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Searching for Articles published in September 2016.
Found 8 Results.

Recognition of Same-Sex Marriage Officially the Tax Law of the Land

Posted on September 1, 2016, Authored by Mary Ellen Schill, Filed under Employment

Effective tomorrow, September 2, 2016, new IRS final regulations will take effect which provide that for federal tax purposes, the terms “spouse,” “husband,” and “wife” mean an individual lawfully married to another individual.  The terms “husband and wife” mean two individuals lawfully married to each other.  Lawful marriage means the marriage is recognized by the state, possession, or territory of the United States in which the marriage is entered into, regardless of the domicile of the individuals.  For foreign marriages, the foreign marriage is considered lawful for federal tax purposes if the foreign marriage would be recognized as marriage under the laws of at least one state, possession, or territory of the United States. Wasn’t this already the law of the land?  Is the IRS just now catching up?  No, the IRS was already on board with the recognition of same-sex marriages back in 2013 after the United States Supreme Court decision in Windsor.  But then came the Obergefell decision in 2015, followed by proposed IRS regulations issued in October 2015.  Now, the IRS has finalized those October 2015 proposed regulations with a couple of tweaks in response to comments submitted on the proposed regulations.  One of which was to make clear that only couples that actually entered into a lawful marriage would be treated as married, as opposed to couples whose relationship might be lawful marriage in a state, possession, or territory of the United States.  The best example of this is a couple living in a state which does not recognize common law marriage.  There are some states that do recognize common law marriage, however.  The proposed regulations would arguably have treated that couple as legally married for federal tax purposes just because there was a state that would have recognized their relationship as lawful. Whew!  Good thing there are astute tax people out there pointing out nuances that rival only the upcoming college football season for excitement (Go Irish!). Anyway, tomorrow’s final regulations should serve as a reminder to review both personal tax situations, as well as employee benefit plan documents maintained by employers.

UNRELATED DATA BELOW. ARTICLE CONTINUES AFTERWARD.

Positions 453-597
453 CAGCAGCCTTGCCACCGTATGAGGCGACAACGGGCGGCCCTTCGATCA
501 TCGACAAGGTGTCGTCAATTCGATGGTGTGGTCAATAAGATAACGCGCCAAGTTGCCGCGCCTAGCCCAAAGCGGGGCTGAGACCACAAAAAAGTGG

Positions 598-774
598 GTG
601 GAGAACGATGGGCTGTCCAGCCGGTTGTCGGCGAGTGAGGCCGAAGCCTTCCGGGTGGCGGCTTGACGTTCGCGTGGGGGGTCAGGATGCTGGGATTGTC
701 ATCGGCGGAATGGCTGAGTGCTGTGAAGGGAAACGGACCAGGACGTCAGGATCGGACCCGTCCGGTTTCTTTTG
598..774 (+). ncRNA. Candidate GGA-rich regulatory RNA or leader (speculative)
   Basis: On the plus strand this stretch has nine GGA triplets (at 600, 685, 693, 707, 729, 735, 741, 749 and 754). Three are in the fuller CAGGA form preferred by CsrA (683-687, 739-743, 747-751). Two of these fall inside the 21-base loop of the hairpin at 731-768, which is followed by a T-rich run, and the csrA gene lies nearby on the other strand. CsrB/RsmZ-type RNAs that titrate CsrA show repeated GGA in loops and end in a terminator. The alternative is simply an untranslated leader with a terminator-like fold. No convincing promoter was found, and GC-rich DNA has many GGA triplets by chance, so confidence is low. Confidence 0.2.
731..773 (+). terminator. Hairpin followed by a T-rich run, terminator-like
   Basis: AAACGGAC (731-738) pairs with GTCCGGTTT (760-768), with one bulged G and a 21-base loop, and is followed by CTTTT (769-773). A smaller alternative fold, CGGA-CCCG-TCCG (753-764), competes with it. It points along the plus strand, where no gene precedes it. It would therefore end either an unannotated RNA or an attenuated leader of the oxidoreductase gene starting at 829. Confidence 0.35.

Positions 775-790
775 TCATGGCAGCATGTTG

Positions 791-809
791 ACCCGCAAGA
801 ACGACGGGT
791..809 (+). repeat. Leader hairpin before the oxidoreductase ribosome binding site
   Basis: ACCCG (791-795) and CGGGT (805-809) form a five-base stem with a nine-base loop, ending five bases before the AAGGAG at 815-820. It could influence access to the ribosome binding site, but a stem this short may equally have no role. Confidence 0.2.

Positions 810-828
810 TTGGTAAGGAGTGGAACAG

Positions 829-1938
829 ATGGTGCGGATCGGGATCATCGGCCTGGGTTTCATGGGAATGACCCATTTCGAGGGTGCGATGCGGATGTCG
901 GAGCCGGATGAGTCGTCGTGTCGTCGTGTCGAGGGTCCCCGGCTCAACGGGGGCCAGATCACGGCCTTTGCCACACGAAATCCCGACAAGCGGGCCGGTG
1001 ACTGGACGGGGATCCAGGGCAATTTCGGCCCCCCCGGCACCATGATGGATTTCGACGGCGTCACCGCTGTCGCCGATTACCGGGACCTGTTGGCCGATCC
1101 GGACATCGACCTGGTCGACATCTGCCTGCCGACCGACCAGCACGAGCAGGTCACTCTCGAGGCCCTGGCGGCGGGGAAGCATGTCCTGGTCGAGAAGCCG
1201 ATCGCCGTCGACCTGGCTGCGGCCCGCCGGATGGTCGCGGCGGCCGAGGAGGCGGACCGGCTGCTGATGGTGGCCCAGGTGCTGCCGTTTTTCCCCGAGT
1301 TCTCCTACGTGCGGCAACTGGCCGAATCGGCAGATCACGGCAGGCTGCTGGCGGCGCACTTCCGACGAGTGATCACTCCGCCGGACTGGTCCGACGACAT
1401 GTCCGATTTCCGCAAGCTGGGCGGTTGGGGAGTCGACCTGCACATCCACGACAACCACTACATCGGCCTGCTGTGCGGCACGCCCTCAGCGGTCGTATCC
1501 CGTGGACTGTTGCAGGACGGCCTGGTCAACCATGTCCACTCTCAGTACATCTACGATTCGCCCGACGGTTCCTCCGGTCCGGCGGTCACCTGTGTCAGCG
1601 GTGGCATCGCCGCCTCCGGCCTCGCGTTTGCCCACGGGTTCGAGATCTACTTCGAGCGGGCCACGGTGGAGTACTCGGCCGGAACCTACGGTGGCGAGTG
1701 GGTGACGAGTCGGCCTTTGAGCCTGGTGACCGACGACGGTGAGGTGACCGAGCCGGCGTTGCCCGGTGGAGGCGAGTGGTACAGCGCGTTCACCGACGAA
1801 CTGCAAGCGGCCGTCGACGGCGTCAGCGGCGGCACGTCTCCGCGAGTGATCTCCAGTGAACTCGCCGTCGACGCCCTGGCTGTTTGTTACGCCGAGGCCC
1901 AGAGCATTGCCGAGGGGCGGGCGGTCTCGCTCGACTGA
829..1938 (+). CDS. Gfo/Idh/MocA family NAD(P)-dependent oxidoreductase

IRS Finalizes Same-Sex Marriage Recognition Regulations

Posted on September 1, 2016, Authored by Mary Ellen Schill, Filed under Tax Deductions

It took almost eleven months, and minimal comments from the public, but the IRS has now finalized its October 2015 regulations which recognized same-sex marriages as lawful marriages for purposes of the tax code.  More information on that found here Recognition of Same-Sex Marriage Officially the Tax Law of the Land.  No need to go through your Code book and cross out all those references to husband and wife!

DOL Overtime Rule Update: Breaking News!!!!!

Posted on September 22, 2016, Authored by Sara J. Ackermann,